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On February 15, however, Forum Auctions (25/20/12% buyer’s premium) held a further sale of 96 ‘remaining’ lots from that superb collection.

Most were new to auction, but among them were a number that had not sold at Sotheby’s and were re-appearing here with modified estimates. This time everything sold, giving the saleroom launched only last year its first ‘white-glove’ auction.

Among that large group of first-timers, one notable success was an 1886, Sydney first of the botanist and plant-hunter, William Bauerlen’s Voyage of the Bonito: an Account of the Fly River Expedition to New Guinea.

A slim, 38pp work modern half morocco, but with the original printed wrappers bound in, it would appear to be the only copy so far seen at auction. Valued at £200- 300, it sold instead at £2800.

There were a number of books in which big-game hunting was a principal attraction. Two are noted with the accompanying illustrations, but another, a work by H Anderson Bryden, was also a notable success.

Bryden’s best known and most frequently encountered book is Great and Small Game of Africa of 1899, but sold here for a record £1000 was a copy of an earlier work, Gun and Camera in Southern Africa.

Sub-titled A Year of Wanderings in Bechuanaland, the Kalahari Desert, and the Lake River Country, Ngamiland and illustrated with 24 plates and a folding map, this was a superb uncut and unopened copy. In the original pictorial grey cloth, it had a medallion of a zebra’s head in brown on the upper cover.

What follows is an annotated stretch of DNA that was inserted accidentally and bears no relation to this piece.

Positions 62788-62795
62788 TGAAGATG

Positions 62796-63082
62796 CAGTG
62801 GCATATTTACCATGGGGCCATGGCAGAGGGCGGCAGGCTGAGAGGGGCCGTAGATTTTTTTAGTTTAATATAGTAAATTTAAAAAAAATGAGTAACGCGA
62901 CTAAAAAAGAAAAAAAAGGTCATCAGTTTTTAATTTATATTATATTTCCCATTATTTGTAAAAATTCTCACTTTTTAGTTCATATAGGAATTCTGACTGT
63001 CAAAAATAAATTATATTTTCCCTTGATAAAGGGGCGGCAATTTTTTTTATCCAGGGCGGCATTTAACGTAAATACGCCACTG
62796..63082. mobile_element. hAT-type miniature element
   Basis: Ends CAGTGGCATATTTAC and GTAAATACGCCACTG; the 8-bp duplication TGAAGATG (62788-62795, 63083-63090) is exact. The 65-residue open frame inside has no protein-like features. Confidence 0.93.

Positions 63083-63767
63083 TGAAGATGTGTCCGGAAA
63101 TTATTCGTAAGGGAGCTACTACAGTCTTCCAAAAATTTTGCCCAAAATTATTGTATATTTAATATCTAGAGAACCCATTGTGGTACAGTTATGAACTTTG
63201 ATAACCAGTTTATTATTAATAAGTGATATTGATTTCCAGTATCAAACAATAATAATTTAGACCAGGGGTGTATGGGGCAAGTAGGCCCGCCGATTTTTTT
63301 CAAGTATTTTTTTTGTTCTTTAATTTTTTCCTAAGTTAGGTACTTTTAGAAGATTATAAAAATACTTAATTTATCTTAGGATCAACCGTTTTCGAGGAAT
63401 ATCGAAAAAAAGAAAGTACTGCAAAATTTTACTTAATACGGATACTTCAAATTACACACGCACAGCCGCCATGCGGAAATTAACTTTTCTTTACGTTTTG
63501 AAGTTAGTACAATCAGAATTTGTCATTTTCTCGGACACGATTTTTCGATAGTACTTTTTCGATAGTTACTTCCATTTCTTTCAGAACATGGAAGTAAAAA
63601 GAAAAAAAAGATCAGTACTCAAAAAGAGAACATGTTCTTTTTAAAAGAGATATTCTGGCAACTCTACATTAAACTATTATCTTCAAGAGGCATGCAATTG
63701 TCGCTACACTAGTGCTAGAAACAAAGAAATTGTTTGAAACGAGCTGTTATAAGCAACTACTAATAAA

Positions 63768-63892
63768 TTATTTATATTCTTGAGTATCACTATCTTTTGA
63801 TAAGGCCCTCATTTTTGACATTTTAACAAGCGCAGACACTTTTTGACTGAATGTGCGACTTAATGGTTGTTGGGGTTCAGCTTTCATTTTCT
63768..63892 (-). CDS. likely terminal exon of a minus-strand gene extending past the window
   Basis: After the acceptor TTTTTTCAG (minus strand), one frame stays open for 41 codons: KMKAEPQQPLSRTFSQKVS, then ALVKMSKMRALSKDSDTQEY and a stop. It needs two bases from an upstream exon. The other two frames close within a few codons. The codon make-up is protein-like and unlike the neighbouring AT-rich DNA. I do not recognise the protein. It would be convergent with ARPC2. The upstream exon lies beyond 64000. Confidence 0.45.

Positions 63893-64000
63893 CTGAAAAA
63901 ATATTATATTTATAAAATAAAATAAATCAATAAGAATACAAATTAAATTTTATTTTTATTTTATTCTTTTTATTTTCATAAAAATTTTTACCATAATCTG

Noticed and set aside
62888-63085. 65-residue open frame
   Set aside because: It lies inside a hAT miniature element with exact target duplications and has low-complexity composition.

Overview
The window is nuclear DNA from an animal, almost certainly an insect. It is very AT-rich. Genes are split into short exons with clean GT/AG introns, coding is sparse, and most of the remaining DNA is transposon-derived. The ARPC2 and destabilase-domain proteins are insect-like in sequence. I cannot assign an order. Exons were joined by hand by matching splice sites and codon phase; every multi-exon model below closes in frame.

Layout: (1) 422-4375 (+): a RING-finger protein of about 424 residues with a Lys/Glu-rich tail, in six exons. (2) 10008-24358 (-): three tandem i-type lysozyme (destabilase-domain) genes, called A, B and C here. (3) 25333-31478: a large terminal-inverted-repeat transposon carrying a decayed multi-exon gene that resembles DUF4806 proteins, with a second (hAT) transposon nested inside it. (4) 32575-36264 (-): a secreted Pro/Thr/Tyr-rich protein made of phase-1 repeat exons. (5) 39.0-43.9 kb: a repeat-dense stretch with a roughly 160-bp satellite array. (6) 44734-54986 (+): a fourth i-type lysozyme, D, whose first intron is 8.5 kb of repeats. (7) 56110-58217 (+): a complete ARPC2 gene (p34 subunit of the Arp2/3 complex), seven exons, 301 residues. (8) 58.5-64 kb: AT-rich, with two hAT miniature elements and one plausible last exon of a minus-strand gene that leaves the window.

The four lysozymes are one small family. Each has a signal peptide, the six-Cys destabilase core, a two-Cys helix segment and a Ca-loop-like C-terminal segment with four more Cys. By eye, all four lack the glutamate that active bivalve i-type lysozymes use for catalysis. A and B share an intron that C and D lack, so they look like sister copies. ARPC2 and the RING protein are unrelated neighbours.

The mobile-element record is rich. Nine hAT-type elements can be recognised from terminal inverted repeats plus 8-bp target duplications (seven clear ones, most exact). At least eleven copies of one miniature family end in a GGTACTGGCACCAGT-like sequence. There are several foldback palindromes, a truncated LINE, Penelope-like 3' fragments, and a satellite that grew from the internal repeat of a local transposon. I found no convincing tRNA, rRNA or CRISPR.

Complete with the exceptionally rare volume of plates, an 1847 presentation first of George Everest’s Account of the Measurement of Two Sections of the Meridional Arc of India, left unsold on a £3000-5000 valuation in 2014, was this time sold at £2400. Everest, who lent his name to the mountain (in the English-speaking world at least) was superintendent to the Great Trigonometrical Survey of India.

This copy, inscribed at the order of the East India Company for the Royal Society of Edinburgh, had made $4250 (then about £2360) in 1991 as part of the Sotheby’s New York sale of the Richard Manney library.

The Melancholy Narrative of the Distressful Voyage and Miraculous Deliverance of Captain David Harrison, of the Sloop, Peggy… is a 1766 account of an American ship, adrift for several weeks in the north Atlantic, whose crew turned to cannibalism. They drew lots to decide who would die and one unfortunate crew member had been eaten before the Peggy was found and brought to safety in New York.

The Brooke-Hitching first, in modern half brown morocco, sold at £2200 – roughly half the earlier low estimate.

One lot that on this second outing all but equalled the original high estimate in selling at £2400 was a volume that brought together in a contemporary calf gilt binding two items relating to Captain WE Parry’s account of his 1819-20 voyage in search of the North-west Passage.

An 1824 Supplement to the Appendix… of Parry’s original account of 1824, dealing with natural history and illustrated with six plates, was bound with copies of The North Georgia Gazette, and Winter Chronicle, the weekly newspaper produced by the crew to “assist in enlivening the tedious and inactive months of winter”.

Both bore presentation inscriptions by Parry to Acheson Maxwell, a diplomat and civil servant.